Columbine Legacy: Schools Safer?

When 16-year-old Sean Fitzpatrick walked into his Spokane, Wash., high school last fall and fired a shot into a classroom wall, authorities quickly responded.

School officials evacuated 2,000 students and within 15 minutes of the first 911 call, a SWAT team had contained the teenager inside a chemistry lab.

Although the Spokane school was well-prepared, experts warned as the five-year anniversary of the Columbine High School massacre approached Tuesday that the focus on school security has declined.

Even in Colorado, some schools have not followed up on recommendations and the use of prevention programs has diminished.

"The problem is that when public attention fades away, momentum also does," said state Assistant Attorney General Don Quick, who served on the Columbine Review Commission and continues to meet with school officials on safety issues. "We're trying to prevent that."

On April 20, 1999, two teenagers walked into Columbine High School in Littleton with guns, knives and bombs and killed 12 students and a teacher before killing themselves.

In response, schools across the nation adopted violence prevention and response programs. They also worked more closely with law enforcement — a relationship that came under scrutiny in the aftermath of the Columbine attack.

At Columbine, no officers entered the building until about 40 minutes after the first 911 call from the school. Critics have said that decision might have contributed to the death of teacher Dave Sanders, who bled to death from gunshot wounds.

For decades, police were trained under a doctrine that had patrol officers wait until SWAT teams could be assembled to enter shooting scenes.

"We realize now that time is not on our side," said Curt Lavarello, executive director of the National Association of School Resource Officers.

After Columbine, a review panel recommended that Colorado schools develop violence prevention and response plans and update them regularly, and install a formal procedure to assess students as potential threats.

Children were encouraged to report suspicious behavior by other students, a tactic that has led to numerous arrests or expulsions nationwide, and schools began using anti-bullying programs.

But while Columbine prompted schools to catch up on a decade of negligence regarding safety planning, progress has stalled and schools nationwide are in a dangerous backslide, said Kenneth Trump, president of a Cleveland consulting firm, National School Safety and Security Services.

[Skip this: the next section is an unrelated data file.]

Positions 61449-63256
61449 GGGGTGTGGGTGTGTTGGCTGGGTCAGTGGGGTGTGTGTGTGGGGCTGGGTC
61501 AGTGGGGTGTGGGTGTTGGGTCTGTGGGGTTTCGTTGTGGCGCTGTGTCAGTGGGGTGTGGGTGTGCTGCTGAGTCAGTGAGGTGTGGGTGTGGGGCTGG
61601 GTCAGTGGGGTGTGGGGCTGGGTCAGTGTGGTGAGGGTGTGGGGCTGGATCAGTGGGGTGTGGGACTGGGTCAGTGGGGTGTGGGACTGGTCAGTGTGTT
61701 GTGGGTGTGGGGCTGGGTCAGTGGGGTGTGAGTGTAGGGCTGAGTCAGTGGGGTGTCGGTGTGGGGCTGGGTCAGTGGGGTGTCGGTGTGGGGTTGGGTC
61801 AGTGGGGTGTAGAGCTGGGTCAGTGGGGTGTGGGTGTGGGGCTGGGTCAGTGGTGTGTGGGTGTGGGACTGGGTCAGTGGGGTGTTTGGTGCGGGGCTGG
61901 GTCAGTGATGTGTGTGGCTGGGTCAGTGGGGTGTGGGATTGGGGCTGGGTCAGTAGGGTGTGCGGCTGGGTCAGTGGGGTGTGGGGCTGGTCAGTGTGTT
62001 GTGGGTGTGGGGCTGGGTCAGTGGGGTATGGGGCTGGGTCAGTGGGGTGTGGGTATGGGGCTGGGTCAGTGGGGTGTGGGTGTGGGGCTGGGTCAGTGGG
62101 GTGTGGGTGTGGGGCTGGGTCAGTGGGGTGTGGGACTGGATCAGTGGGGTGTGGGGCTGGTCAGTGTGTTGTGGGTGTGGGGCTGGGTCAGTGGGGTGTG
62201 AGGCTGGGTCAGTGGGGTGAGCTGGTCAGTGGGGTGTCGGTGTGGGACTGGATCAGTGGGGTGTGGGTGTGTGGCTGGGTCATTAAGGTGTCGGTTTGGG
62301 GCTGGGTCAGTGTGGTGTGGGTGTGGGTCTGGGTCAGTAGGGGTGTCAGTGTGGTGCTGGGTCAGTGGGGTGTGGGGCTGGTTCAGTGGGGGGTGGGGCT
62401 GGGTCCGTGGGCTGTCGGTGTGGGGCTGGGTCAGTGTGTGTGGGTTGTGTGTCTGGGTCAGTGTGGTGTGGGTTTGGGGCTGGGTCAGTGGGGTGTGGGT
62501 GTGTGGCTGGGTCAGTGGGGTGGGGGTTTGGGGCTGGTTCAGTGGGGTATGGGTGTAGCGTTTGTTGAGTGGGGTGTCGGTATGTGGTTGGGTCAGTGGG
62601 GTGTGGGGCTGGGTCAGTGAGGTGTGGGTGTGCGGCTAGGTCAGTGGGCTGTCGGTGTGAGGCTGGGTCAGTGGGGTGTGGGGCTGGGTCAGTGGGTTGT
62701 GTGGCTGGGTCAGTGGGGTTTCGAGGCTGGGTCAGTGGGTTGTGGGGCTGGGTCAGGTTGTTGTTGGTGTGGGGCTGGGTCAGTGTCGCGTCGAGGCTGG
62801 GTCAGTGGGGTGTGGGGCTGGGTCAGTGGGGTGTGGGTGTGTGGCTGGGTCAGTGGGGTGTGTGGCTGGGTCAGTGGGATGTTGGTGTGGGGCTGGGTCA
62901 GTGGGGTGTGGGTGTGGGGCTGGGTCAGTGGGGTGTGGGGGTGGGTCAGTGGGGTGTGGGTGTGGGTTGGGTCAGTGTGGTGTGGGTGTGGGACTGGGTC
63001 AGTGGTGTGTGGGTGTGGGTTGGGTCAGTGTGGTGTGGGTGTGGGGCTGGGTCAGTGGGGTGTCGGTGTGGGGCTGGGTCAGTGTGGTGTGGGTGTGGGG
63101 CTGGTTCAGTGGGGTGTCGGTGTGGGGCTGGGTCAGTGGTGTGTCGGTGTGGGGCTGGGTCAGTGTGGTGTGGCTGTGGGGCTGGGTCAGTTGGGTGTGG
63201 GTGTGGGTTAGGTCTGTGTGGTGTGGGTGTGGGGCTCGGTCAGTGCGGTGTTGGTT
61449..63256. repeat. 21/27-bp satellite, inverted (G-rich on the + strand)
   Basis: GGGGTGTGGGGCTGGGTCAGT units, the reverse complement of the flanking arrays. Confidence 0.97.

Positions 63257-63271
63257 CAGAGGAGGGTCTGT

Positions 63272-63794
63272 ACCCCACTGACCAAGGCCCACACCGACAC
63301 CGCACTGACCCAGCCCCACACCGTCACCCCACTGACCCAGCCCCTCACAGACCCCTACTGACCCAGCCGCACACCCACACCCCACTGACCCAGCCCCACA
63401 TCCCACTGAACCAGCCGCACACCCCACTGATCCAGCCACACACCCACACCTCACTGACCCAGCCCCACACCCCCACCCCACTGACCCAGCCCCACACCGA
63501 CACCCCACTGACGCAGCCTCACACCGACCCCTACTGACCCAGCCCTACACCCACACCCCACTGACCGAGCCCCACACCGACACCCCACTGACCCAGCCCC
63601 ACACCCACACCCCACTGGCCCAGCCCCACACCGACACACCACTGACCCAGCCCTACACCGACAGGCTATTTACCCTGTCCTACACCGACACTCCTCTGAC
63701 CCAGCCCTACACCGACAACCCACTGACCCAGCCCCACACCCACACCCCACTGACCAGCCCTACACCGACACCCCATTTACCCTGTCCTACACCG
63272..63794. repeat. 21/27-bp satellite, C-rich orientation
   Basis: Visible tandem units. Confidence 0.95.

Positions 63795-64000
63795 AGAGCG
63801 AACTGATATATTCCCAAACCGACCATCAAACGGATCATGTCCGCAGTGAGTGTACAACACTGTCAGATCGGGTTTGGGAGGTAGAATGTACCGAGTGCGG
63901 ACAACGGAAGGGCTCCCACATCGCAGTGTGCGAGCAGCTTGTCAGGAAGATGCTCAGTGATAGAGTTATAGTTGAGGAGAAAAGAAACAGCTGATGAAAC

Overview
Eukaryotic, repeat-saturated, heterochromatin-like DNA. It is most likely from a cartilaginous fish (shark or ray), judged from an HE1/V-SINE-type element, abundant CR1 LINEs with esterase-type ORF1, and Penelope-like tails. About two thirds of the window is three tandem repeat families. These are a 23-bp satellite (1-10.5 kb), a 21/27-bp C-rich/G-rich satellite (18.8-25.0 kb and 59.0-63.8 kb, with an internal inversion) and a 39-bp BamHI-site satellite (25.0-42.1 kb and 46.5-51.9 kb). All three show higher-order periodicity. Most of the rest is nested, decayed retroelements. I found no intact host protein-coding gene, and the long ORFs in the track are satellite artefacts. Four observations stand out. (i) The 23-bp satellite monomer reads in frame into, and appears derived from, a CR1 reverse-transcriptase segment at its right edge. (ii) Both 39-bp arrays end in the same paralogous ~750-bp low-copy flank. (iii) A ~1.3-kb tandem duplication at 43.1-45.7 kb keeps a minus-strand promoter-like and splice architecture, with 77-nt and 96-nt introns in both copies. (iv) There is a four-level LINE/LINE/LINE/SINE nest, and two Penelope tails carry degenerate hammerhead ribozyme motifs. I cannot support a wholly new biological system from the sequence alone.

Administrators faced with a choice of hiring a security officer or a tutor are likely to go with a tutor because of the increasing emphasis on test scores, Trump said. And tight budgets leave teachers precious little time for crisis or anti-violence training.

"Because of our human nature, the reality is that we're at high risk of not moving forward again until there's another spate of high-profile (school violence) incidents," Trump said.

Surveys show that public school students in Jefferson County, the home district for Columbine, feel more secure and believe that employees deal effectively with bullies, said spokesman Rick Kaufman. Students also are increasingly willing to report threats or suspicious behavior by other students.

"A message we truly harp on is you can never let your guard down," Kaufman said. "It's when it surprises us that we wish we would have stayed vigilant."

At Lewis and Clark High in Spokane, officials have opened its doors for training by SWAT officers and firefighters. Emergency evacuations and lockdowns are practiced nine times each year, a planning committee meets monthly and a crisis team meets four times per year to update plans.

Prosecutors in Washington have not yet decided whether to file adult or juvenile charges against Fitzpatrick, who was shot and wounded by SWAT officers when he pointed his gun at them. He had written a suicide note, and apparently had no intention of hurting anybody but himself.

No one knew that when he walked into the school, said principal Jon Swett.

"You can plan for and be confident in what you practice, but every situation is different and teachers and staff have to be able to think on their feet," Swett said.

By Jon Sarche